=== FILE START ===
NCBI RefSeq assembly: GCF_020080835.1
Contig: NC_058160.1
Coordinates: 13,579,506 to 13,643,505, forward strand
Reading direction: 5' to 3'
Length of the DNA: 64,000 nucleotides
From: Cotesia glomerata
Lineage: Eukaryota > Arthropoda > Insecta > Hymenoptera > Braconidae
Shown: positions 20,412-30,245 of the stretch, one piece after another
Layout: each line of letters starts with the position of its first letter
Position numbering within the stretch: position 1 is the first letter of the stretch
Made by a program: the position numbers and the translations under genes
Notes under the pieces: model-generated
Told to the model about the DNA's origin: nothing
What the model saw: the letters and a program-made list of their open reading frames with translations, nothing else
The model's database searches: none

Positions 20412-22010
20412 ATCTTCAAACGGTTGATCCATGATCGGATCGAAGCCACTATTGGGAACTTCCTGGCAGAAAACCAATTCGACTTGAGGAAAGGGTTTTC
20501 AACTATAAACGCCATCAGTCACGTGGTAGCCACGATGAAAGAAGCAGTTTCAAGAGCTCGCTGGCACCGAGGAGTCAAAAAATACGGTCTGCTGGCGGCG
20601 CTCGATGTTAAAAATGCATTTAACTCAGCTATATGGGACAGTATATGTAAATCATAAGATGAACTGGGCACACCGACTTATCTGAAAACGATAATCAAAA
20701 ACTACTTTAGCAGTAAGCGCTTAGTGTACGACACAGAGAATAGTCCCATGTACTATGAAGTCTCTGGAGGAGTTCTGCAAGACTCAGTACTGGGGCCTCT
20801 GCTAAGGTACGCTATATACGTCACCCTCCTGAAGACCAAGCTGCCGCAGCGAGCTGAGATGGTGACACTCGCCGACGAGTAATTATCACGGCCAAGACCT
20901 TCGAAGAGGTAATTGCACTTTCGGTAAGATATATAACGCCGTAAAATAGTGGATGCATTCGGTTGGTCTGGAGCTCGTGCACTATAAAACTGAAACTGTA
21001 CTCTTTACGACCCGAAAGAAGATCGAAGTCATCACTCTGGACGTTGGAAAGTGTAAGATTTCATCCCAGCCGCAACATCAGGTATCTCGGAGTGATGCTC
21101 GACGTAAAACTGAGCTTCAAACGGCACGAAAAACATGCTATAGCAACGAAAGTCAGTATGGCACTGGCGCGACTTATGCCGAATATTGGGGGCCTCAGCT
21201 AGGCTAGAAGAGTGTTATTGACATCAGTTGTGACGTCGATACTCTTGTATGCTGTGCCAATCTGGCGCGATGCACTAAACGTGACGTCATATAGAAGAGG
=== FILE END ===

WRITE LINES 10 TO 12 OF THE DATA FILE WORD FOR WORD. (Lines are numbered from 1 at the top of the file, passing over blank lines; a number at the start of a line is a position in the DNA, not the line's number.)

Position numbering within the stretch: position 1 is the first letter of the stretch
Made by a program: the position numbers and the translations under genes
Notes under the pieces: model-generated